Do ERISA Retirement Plans Bar A Creditor From Garnishing The Account Even If The Transfer Was Fraudulent?

Believe it or not the answer is yes. Okay, some very brief background. ERISA, i.e. 401(k) plans, are known to be pretty solid creditor protections for anyone that has such a plan. IRAs as well but not quite as strong as ERISA plans. Anytime a financial adviser is discussing the pros and cons of retirement account investments, they often forget to weigh in on the strong asset protection component of these types of accounts. We find that clients have a strong desire to protect their assets from creditors so this aspect needs to be weighted in on the decision to invest, perhaps invest heavily, in retirement plans.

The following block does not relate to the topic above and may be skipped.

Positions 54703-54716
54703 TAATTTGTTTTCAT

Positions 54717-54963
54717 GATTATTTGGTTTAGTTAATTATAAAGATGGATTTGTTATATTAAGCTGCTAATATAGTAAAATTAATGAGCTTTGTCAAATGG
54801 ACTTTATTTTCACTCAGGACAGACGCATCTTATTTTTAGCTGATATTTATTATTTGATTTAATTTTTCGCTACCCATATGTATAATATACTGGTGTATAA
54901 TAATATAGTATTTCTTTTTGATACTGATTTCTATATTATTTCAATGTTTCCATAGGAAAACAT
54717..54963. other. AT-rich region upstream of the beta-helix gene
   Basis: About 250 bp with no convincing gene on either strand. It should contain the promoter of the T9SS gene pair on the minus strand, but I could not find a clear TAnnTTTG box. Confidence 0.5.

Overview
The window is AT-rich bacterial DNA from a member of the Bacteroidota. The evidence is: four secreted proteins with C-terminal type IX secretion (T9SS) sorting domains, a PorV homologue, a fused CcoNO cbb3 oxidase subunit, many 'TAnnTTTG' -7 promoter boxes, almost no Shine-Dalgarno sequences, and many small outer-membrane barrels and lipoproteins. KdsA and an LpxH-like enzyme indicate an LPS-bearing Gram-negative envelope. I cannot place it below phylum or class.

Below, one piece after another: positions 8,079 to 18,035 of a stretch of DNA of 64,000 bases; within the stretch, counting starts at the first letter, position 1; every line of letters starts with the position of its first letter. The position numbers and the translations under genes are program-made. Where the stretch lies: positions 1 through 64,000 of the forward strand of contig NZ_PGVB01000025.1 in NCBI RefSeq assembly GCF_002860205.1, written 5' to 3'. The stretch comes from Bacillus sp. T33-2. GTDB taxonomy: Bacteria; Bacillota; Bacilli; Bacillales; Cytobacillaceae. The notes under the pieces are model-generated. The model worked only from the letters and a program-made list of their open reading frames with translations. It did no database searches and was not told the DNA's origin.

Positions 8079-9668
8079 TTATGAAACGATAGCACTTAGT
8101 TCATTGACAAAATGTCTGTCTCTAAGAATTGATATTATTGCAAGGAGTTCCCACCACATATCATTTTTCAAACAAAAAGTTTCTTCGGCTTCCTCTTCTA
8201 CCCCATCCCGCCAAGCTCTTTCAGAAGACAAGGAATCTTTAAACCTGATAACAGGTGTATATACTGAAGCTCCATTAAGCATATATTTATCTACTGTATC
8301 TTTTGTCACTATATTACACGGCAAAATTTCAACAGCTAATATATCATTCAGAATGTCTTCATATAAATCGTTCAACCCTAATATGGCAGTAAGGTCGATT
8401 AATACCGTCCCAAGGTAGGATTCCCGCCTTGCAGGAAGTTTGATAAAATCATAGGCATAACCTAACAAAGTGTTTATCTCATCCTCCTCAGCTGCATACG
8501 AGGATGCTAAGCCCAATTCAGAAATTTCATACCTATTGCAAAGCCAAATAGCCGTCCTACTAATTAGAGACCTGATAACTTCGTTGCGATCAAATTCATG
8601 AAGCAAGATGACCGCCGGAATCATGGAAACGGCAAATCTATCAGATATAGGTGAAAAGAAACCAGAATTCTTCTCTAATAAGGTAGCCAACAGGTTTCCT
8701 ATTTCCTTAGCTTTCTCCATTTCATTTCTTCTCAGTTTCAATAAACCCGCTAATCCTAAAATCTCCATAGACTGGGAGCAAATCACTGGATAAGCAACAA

In the case of Shah v. Baloch, the court shows how strong this asset protection is. Basically this was a case of someone transferring funds into a retirement account with the purpose of protecting the funds from a known creditor This is a no-no in almost all circumstances but apparently not if the transfer was to a 401(k) account. The court determined that the creditor protection component of ERISA (i.e. 401(k) plans) is stronger than the ‘fraudulent conveyance’ laws.   This therefore illustrates how strong of an asset protection retirement accounts are and should be strongly considered in everyone’s overall estate plan.